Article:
In a major victory for environmental activists, the two coal fired power plants in Chicago will close over the next three years. The Fisk plant, located in the Pilsen neighborhood, will shut down by the end of this year and the Crawford power plant in Little Village will stop functioning by the end of 2014. Both plants are operated by Midwest Generation.
Neighbhorhood activists fought for more than a decade to see this day. Meanwhile, a Sun-Times article quotes an anonymous mayoral aide saying:
It’s a lot cleaner. We don’t have to go through City Council meetings with more protests outside. It was just good to sit down and come to a workable solution together.”
“The company could decide to significantly reduce emissions, but energy prices are bottoming out and the cost of retrofitting the plants would be heavy. They don’t want to make that type of investment. At the end of the day, this is an economic decision.”
Talk about pushing off credit from the local activists. But the credit should go to them for waging this long of a battle. Studies have shown that pollution from the two plants is responsible for at least 40 premature deaths and millions of dollars in health care costs.
Last fall, I covered an asthma screening at a school near on of the power plants, noting:
Nationally, one in ten children suffer from asthma. The C.A.R.E. van tested 20 children from the neighborhood, just blocks from the Fisk power plant, and ten showed suggestive signs of asthma.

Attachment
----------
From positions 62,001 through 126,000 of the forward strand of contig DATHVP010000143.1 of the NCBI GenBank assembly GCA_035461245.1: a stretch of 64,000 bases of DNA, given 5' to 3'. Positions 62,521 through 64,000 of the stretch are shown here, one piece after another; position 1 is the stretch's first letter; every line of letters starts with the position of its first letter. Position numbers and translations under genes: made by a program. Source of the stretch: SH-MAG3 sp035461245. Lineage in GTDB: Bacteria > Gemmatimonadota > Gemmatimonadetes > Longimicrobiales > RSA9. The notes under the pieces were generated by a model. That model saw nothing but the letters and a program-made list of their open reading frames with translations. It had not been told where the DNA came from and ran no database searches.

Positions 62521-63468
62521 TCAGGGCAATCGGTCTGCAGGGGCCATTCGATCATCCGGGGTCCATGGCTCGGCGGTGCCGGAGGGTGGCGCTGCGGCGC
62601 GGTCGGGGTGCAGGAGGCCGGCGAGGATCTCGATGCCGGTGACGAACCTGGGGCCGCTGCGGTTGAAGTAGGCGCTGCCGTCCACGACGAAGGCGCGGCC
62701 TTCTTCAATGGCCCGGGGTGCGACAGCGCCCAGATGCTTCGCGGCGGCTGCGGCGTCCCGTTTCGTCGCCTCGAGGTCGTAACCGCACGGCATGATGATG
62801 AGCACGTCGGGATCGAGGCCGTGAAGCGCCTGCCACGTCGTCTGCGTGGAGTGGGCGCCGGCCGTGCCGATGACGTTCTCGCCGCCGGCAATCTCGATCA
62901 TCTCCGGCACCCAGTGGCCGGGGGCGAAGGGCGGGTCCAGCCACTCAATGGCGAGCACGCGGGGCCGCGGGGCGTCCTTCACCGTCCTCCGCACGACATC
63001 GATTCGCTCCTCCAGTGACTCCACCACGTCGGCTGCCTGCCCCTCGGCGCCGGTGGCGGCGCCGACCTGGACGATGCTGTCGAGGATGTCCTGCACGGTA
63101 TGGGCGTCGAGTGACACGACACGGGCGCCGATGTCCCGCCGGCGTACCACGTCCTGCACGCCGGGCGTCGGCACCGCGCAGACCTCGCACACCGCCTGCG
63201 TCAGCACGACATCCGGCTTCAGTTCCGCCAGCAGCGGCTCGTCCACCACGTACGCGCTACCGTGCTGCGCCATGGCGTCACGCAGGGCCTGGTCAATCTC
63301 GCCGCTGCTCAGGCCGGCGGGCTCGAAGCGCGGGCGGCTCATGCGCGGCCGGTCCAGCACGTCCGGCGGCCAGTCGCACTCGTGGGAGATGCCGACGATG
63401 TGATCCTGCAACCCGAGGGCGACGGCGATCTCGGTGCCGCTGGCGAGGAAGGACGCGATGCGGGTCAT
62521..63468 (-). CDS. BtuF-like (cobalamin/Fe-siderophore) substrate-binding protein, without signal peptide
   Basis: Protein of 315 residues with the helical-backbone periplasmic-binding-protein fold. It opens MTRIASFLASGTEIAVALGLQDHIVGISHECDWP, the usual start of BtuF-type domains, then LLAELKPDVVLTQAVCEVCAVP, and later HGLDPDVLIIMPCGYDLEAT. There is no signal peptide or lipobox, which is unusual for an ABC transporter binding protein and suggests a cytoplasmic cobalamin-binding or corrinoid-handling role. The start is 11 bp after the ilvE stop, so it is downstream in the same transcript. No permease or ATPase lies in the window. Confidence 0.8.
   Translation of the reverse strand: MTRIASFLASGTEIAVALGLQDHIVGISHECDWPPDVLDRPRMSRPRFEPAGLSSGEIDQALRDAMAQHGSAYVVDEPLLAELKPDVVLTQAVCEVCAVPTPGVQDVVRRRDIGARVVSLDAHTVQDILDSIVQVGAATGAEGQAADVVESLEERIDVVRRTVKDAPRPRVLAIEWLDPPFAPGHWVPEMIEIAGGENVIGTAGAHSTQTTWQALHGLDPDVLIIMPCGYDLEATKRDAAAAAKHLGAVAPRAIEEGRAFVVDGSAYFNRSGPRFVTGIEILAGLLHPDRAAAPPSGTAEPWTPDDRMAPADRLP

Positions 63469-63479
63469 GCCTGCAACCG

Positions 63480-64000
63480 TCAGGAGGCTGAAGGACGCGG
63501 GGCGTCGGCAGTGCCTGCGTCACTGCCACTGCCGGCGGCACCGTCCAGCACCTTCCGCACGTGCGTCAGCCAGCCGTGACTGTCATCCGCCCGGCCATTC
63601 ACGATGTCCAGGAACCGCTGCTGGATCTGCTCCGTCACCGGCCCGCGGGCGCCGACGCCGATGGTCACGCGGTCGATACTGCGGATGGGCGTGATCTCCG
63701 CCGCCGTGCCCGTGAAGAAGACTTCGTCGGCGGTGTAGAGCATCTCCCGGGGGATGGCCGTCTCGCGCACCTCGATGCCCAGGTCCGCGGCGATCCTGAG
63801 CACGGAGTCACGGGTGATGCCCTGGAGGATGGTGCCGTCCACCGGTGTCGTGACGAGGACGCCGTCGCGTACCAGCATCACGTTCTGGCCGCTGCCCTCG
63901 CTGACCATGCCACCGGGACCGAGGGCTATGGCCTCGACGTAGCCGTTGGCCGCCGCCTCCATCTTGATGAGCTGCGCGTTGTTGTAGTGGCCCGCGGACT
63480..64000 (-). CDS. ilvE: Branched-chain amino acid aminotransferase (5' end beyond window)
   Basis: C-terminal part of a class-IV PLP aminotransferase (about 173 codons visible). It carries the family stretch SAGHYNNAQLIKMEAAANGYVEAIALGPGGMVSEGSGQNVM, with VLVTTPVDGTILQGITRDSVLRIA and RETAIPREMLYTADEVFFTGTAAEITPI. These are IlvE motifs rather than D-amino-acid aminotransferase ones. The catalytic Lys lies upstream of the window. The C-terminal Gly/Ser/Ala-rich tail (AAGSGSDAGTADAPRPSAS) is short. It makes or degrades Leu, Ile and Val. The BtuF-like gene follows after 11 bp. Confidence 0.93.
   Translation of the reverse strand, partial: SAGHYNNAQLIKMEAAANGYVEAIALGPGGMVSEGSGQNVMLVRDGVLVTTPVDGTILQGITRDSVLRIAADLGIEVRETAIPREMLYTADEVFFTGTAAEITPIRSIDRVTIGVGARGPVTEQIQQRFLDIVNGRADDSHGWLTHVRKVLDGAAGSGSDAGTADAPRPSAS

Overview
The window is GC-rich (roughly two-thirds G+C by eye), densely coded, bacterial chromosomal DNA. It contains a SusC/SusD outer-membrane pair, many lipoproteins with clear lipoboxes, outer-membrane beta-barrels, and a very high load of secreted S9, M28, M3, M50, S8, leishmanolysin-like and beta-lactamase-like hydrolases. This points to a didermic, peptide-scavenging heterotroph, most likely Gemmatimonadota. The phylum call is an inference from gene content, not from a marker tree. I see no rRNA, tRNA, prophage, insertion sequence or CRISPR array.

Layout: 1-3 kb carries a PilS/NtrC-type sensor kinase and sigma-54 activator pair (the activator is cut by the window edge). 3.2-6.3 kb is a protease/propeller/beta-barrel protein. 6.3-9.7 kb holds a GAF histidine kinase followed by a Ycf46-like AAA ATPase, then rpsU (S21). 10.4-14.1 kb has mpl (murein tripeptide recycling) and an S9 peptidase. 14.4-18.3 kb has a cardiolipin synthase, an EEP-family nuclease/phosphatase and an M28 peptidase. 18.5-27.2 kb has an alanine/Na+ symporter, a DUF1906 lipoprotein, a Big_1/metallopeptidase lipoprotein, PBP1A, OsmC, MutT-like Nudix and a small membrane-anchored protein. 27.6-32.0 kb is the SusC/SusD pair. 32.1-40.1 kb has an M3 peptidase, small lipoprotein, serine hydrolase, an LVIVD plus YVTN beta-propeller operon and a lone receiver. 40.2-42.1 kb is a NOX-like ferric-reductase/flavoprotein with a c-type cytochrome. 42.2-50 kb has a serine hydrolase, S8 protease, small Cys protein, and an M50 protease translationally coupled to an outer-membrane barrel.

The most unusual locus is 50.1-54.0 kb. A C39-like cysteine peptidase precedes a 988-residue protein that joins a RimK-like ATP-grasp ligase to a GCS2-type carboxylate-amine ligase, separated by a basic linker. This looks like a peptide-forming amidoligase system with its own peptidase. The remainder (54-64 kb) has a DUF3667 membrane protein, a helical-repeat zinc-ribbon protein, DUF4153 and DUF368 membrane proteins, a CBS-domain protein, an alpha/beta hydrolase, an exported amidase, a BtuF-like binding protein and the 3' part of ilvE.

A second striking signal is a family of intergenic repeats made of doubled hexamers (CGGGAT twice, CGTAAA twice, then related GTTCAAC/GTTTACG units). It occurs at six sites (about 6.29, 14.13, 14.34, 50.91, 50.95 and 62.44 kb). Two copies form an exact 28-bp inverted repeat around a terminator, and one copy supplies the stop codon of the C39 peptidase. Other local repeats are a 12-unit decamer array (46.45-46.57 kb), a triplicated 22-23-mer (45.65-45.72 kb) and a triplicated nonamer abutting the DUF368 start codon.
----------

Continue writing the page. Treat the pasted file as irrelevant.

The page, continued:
The closing of these two plants will help alleviate the symptoms of many of these children but comes too late to avoid the ailment’s harmful affects on their lifestyles. Both plants are located next to neighborhoods that are predominately Hispanic and have little political power. That really changed when the local Alderman was forced to change his position on the plants during his last election. The about face come during a run-off and showed the power behind the growing organizations.
“I am overcome with emotion! Justice has finally come to those that have died, or whose health has been affected by the pollutants caused by the Fisk plant!” said PERRO (Pilsen Environmental Rights and Reform Organization) member Leila Mendez. “PERRO, and the Pilsen/Little Village community has shown, that when united, we have a voice, and our voice has been heard! We will continue in our fight for the right to breathe clean air in the Pilsen/Little Village community!”
The environmental organization is not finished though. They are determined to make sure the plants are properly cleaned up once closed. They would also like to see them developed into productive areas of the communities.
Photo by Aaron Krager